Domestic & International Brief – March 2023

President Tsai and President Abdo Benitez hold bilateral talks.


A selection of these news stories are also covered in AmCham Taiwan’s Executive Sweet podcast, available to listen to on Apple Podcasts, Spotify and online, here.

U.S. and Taiwan Hold Security Talks

Minister of Foreign Affairs Joseph Wu and National Security Council Secretary-General Wellington Koo on February 21 met with U.S. Deputy Secretary of State Wendy Sherman and Principal Deputy National Security Adviser Jon Finer at the Washington office of the American Institute in Taiwan (AIT). Details of the talks were not publicly available, but insiders said the meetings were part of the annual “special diplomatic dialogue” between the two sides that have taken place for the past 25 years. 

Also present at the all-day meeting were Daniel Kritenbrink, the U.S. Assistant Secretary of State for East Asian and Pacific Affairs; Rick Waters, deputy assistant secretary of state for China and Taiwan; Ely Ratner, assistant secretary of defense for Indo-Pacific Security Affairs; Michael Chase, Deputy Assistant Secretary of Defense for China; Laura Rosenberger, National Security Council (NSC) Senior Director for China and Taiwan; Rush Doshi, NSC China Director, and AIT Director Sandra Oudkirk. Observers say the list of attendees suggests that national security, cross-Strait tensions, and visits by U.S. officials to Taiwan were discussed. 

In another unannounced meeting, U.S. Representative Mike Gallagher, chair of the new House Select Committee on China, met with President Tsai, Vice President Lai Ching-te, Foreign Minister Wu and Taiwanese business leaders between February 17 and 20. Talking to the Washington Post on his return to the U.S., Gallagher said that delays in the provision of military equipment were the most pressing issue in U.S.-Taiwan relations.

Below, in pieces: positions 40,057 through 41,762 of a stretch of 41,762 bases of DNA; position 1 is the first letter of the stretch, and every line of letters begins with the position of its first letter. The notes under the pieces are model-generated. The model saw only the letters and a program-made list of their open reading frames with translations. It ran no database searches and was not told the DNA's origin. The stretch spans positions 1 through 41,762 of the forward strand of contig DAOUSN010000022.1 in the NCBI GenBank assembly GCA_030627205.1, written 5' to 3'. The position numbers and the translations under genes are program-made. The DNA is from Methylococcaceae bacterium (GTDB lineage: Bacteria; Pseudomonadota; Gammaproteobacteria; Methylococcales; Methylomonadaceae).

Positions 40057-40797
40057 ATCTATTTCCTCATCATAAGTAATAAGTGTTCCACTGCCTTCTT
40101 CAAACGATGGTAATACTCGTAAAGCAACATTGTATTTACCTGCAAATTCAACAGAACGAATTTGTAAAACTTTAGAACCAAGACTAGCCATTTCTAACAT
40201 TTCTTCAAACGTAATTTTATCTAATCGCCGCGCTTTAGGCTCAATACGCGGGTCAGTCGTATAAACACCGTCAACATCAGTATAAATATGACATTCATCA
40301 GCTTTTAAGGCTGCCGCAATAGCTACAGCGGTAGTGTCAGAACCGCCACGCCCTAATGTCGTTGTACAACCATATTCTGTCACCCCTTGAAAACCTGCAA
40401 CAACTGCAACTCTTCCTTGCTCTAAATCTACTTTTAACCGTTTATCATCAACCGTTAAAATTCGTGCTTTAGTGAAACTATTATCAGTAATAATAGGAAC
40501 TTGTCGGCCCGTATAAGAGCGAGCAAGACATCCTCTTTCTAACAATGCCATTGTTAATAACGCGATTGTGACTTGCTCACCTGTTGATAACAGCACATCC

U.S. Increases Military Training

The U.S. government has made known plans to increase the number of American military personnel sent to Taiwan to assist in training Taiwanese armed forces. An estimated 100 to 200 trainers will be dispatched to Taiwan over the next few months, according to a report in the Wall Street Journal, representing the largest number of U.S. troops in Taiwan in decades. Asked about the plans, White House Press Secretary Karine Jean-Pierre said: “Our support for and defense relationship with Taiwan remains aligned against the current threat posed by the People’s Republic of China and consistent with our One China policy. That has not changed.” 

Taiwan Responds to Türkiye Earthquake

Taiwan sent two earthquake rescue teams totaling 130 people and five rescue dogs to areas of Türkiye affected by the 7.8 earthquake that struck on February 6. The teams returned to Taiwan on February 15 after rescuing two people trapped in collapsed buildings in Adiyaman Province.  

Donations made by the Taiwanese public to a relief account set up by the Ministry of Health and Welfare reached NT$1 billion (US$32.73 million) by mid-February, with President Tsai Ing-wen and Vice President Lai Ching-te each donating a month’s salary. The Turkish Trade Office in Taipei cooperated with the Tzu Chi Foundation to collect blankets, sleeping bags, flashlights, diapers, winter clothes, and other necessities for people who had lost their homes in the disaster.

Paraguay President Visits Taiwan

The outgoing president of Paraguay, Taiwan’s remaining South American diplomatic ally, made a state visit to Taiwan in mid-February to sign a bilateral agreement and discuss cooperation on a series of fronts, including women’s empowerment, healthcare, and Taiwan’s participation in UN organizations.  

President Mario Abdo Benítez thanked Taiwan for its help during the pandemic and praised it as a “beacon of democracy.” Highlighting cooperation between the two countries, Abdo mentioned the “Assisting the Economic Empowerment of Women in Latin America and the Caribbean in the Post Covid-19 Era” project, which helped Paraguay achieve the highest employment rate in the South American trade bloc Mercosur.  

Abdo is ineligible to run in Paraguay’s next presidential elections, to be held in April. The opposition party has said that if elected, it would break ties with Taipei to recognize Beijing. 

KMT Vice Chair Visits China